Respondents were asked to provide information on other questions they use in their surveys. The following are examples of the most frequent responses:
- Open-ended question on any other feedback
- Consistency and accuracy
- Easy of use and knowledge of the application
- Timeliness of updates and response to requests
- Length of breaks
- Frequency of bids
- Satisfaction with interaction with WFM team
- New schedule option suggestions
- Topics for further education
Using the information provided by the respondent to the surveys should result in a plan of action to resolve issues and magnify successes. It is good to see that 98% of those doing surveys do put an action plan into place to address the issues raised in the surveys.
Once the survey data is compiled and an action plan developed, the next step for about two-thirds of the respondents is to publish that information. It can be frustrating to be asked for feedback and never see that it was received or if any action is planned based on that feedback. Failure to let the participants know the outcomes and take responsibility for the action plans can often lead to lower and lower participation as the people begin to feel there is little point to the effort. Putting the plans on the table for all to see helps to hold the team responsible for achieving those plans and obtain the support needed from both management and the agents.
Use of Survey Results for KPIs
Respondents were asked if the results of the satisfaction surveys were used as a key performance indicator (KPI) for the WFM team or others. Two-thirds indicated that is not a KPI while one-third do use these results to measure performance. Tracking trends in satisfaction both overall and on specific questions can help to identify challenges that need to be addressed as well as areas of excellence to be rewarded. High levels of agent and management satisfaction can generally be correlated with lower turnover.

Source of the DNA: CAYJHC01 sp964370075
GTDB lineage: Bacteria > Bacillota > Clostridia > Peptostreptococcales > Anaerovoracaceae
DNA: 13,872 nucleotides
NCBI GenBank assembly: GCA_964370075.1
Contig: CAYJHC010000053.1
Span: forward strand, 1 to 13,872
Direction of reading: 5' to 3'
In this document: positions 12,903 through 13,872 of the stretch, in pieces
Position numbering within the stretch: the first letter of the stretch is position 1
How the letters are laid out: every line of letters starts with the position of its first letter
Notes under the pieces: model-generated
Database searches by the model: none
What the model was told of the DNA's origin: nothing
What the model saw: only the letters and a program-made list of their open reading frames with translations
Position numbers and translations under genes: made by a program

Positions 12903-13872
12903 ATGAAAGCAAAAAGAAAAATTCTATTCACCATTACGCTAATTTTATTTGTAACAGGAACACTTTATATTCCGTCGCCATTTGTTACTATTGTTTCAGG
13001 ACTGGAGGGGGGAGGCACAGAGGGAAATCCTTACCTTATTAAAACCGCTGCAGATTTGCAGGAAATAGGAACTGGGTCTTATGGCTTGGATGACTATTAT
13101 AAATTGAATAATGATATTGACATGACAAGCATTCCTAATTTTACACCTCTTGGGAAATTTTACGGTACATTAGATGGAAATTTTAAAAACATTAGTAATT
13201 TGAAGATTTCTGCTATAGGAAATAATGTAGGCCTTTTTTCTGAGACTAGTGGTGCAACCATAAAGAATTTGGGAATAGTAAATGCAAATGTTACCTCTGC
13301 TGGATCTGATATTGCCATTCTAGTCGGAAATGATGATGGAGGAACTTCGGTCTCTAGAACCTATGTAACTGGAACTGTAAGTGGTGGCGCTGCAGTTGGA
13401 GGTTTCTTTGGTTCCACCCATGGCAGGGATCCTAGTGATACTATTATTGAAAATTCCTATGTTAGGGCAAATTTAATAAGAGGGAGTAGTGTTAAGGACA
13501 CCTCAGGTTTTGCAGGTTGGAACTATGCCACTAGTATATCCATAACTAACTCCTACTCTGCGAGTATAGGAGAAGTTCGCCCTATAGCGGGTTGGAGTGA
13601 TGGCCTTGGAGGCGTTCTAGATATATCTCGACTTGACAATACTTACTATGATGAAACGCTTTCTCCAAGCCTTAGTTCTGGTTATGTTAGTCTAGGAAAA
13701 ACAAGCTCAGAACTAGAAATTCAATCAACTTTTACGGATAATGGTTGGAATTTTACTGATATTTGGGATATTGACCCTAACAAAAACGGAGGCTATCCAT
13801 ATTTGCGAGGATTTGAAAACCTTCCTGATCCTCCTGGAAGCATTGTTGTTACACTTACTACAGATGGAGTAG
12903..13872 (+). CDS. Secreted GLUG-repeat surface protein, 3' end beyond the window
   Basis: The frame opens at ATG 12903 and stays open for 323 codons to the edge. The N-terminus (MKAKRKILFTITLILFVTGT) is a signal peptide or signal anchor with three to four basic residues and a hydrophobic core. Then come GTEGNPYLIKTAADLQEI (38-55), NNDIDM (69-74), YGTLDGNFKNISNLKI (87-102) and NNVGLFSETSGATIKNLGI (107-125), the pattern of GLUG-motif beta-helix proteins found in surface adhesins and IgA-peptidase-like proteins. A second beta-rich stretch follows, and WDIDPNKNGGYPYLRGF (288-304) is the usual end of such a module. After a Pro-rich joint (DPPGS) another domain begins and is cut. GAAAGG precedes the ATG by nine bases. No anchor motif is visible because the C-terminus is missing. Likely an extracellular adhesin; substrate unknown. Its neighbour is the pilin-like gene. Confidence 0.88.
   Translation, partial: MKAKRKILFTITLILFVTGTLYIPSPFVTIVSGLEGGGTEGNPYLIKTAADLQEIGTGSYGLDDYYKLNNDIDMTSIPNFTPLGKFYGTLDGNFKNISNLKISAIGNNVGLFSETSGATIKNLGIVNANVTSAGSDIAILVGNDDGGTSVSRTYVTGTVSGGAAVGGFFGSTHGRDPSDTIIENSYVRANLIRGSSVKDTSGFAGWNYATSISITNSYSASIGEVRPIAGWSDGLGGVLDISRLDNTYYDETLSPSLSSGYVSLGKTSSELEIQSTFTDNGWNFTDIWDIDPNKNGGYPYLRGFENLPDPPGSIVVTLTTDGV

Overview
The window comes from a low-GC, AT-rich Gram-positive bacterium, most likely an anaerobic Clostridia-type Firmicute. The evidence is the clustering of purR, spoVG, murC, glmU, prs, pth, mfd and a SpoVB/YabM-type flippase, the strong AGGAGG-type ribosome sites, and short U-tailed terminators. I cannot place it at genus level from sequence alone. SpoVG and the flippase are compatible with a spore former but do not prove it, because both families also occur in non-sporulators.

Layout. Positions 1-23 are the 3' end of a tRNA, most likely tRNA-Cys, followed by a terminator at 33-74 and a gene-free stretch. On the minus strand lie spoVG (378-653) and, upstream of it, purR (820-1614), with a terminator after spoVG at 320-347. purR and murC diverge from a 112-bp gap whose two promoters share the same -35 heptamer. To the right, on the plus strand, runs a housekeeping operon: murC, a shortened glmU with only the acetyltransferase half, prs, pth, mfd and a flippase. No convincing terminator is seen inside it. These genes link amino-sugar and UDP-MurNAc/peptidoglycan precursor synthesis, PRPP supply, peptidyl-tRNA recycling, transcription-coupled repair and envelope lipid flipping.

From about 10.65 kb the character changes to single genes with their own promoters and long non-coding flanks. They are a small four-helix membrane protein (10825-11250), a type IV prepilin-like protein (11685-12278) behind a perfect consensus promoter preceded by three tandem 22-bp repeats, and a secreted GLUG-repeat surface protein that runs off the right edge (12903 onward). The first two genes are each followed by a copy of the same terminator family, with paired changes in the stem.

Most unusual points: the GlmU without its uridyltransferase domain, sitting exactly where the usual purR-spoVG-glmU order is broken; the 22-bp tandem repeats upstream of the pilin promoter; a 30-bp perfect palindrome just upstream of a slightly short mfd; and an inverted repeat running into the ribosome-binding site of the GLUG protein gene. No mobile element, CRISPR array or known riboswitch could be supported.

Interesting Responses to Surveys
Respondents were asked to describe the most interesting information they have gained from the surveys. The following are some of the most frequent responses:
- Agents suggested schedules that can be a good fit for coverage.
- Some agents suggested alternative schedules but when offered, chose traditional ones.
- Flexibility in start time is OK for some but start time is the biggest issue for others.
- There is a lack of knowledge of WFM roles and responsibilities but also a desire to learn more about WFM.
- Scheduling time for off-phone activities needed to be more flexible.
- I found we are more on track than I assumed.
- The agent view of schedules does not always match supervisors/management’s view.
Based on the responses above, conducting surveys of satisfaction with the WFM processes and results is common practice in many centers. It is a difficult balancing act for the WFM team to keep agents, supervisors, management, and other interested parties happy as their needs can be conflicting. Knowing how well the processes are received by the team members and finding ways to constantly improve the process takes asking for feedback rather than guessing or relying on rumors and the complaints of the most vocal. Ensuring that the survey process is conducted in the most fair and inclusive manner is important to obtain representative results that can result in meaningful action plans.